Page by Paige by Laura Lee Gulledge
Paige is a small town girl moving to the biggest of the big cities, New York. (Is New York the biggest city in the U.S.? I have no idea. But, it's the biggest of the big cities, regardless, don'cha know.) She purchases her first friend at a bookstore -- a blank sketchbook, and begins to build a new life.
Page by Paige is a mix of the narrative that is Paige's story and the artwork that is her sketchbook. It's very meta -- drawing about drawing. It's almost less of a graphic novel, and more of a narrative sketchbook. But "narrative sketchbook" is not a genre. Yet. So.
When we discussed this one at the graphic novel book club, Barratt put her finger right on the thing that makes this book so unique. That is, the majority of graphic novels portray the action in the book in pictures (and the dialog in words). This book portrays Paige's emotions in pictures as much or more than any movement of people. Which makes sense because there's not a whole lot of exciting action in the typical day of a high schooler.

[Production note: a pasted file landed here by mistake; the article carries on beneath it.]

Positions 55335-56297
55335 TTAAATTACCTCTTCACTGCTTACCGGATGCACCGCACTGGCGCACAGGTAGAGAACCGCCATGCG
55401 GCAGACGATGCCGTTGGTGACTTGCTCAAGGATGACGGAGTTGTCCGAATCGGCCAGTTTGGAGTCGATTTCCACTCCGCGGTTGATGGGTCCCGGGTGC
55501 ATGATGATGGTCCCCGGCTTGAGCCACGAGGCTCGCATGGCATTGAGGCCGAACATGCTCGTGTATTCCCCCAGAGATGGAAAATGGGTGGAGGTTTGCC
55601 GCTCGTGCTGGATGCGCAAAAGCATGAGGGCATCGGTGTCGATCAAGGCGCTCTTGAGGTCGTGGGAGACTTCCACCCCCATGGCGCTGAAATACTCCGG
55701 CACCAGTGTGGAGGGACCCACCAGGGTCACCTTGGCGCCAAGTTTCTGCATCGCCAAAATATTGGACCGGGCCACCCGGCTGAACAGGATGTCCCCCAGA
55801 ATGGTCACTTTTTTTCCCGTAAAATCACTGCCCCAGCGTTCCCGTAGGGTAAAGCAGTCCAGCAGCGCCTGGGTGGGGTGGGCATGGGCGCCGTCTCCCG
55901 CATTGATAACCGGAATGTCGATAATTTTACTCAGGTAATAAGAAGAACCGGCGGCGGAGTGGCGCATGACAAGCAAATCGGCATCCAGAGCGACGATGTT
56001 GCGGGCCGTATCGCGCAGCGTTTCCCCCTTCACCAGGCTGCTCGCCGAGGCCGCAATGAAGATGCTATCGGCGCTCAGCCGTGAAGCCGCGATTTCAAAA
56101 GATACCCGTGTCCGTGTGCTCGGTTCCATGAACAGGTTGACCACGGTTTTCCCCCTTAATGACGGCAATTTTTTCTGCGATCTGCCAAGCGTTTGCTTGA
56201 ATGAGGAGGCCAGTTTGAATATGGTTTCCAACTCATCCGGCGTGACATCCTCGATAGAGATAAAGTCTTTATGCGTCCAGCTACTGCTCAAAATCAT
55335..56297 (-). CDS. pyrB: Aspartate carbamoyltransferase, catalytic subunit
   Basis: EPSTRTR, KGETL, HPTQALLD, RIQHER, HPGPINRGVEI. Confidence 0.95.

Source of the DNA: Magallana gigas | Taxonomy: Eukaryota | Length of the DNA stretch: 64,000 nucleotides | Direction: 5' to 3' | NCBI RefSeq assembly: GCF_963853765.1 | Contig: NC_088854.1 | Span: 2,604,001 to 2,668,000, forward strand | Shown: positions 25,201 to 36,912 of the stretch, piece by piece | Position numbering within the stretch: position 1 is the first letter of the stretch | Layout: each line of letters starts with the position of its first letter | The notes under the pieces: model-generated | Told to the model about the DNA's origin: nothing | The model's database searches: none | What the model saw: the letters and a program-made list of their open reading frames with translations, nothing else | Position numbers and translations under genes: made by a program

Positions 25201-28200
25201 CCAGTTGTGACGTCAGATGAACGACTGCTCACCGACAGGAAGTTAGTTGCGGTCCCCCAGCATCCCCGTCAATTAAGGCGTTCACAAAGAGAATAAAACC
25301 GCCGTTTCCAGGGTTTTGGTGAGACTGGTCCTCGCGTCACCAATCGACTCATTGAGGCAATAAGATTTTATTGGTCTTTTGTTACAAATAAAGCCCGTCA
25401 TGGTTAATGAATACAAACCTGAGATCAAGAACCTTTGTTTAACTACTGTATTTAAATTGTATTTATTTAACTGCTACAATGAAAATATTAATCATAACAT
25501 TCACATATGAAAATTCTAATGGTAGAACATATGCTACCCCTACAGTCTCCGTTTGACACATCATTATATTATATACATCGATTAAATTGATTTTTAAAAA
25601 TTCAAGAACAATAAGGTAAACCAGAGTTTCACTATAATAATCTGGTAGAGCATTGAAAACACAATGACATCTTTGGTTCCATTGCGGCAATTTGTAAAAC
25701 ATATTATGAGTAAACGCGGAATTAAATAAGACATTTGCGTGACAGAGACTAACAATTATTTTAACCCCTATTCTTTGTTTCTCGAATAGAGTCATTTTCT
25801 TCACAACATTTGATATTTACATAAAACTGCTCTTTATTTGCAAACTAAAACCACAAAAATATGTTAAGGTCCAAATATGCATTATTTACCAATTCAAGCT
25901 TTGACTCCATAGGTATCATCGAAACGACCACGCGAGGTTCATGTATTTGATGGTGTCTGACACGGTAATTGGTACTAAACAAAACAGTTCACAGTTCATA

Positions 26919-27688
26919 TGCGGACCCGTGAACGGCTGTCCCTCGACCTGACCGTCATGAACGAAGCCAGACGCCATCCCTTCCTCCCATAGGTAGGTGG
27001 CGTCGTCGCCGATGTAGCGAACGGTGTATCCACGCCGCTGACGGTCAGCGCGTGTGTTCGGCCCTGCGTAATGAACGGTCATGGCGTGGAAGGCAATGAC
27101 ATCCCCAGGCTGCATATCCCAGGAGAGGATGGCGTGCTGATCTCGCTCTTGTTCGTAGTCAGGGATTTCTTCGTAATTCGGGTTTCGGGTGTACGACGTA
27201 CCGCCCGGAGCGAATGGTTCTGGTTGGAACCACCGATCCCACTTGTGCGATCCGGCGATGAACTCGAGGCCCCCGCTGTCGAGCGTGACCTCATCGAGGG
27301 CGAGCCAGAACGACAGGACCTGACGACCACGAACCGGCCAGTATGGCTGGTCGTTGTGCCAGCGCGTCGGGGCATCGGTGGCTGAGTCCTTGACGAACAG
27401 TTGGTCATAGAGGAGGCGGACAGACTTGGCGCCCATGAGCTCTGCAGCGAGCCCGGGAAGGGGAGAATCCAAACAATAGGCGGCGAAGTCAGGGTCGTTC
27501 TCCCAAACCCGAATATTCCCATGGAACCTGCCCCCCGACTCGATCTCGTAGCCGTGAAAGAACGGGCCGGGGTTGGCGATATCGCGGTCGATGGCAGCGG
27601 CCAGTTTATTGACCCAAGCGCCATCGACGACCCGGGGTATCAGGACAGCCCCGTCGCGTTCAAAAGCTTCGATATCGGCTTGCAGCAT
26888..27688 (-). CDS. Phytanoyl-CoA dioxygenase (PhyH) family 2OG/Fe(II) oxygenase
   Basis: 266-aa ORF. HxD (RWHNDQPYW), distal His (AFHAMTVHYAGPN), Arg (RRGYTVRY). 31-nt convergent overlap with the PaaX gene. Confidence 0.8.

This could make it a good pick for those interested in practicing their graphic novel reading skills. (I'm serious, there are different skills involved.) After finishing this book, I felt a sense of accomplishment: "Wow! I'm getting good at reading graphic novels, this one didn't give me any trouble at all!" Of course, credit is due to thoughtful crafting on the part of the author as much as to my previous practice in reading pictures.
The drawing is fantastic. Exceptional. About the plot, I feel lukewarm. It was never surprising. It's been done. It could be accused of being trite. But that is very much forgivable, as the art kept me fully engaged, and keeps me flipping back through it.